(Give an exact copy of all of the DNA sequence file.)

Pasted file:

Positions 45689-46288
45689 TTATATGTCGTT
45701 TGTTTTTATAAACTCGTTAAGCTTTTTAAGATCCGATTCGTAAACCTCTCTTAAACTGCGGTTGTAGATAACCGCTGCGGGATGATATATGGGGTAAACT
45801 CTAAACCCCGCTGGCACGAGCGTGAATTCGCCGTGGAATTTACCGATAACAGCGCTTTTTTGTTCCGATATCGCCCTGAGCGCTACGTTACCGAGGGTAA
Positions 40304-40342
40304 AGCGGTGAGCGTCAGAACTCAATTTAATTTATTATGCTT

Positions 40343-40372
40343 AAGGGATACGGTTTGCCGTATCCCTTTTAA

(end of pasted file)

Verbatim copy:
Positions 45689-46288
45689 TTATATGTCGTT
45701 TGTTTTTATAAACTCGTTAAGCTTTTTAAGATCCGATTCGTAAACCTCTCTTAAACTGCGGTTGTAGATAACCGCTGCGGGATGATATATGGGGTAAACT
45801 CTAAACCCCGCTGGCACGAGCGTGAATTCGCCGTGGAATTTACCGATAACAGCGCTTTTTTGTTCCGATATCGCCCTGAGCGCTACGTTACCGAGGGTAA
Positions 40304-40342
40304 AGCGGTGAGCGTCAGAACTCAATTTAATTTATTATGCTT

Positions 40343-40372
40343 AAGGGATACGGTTTGCCGTATCCCTTTTAA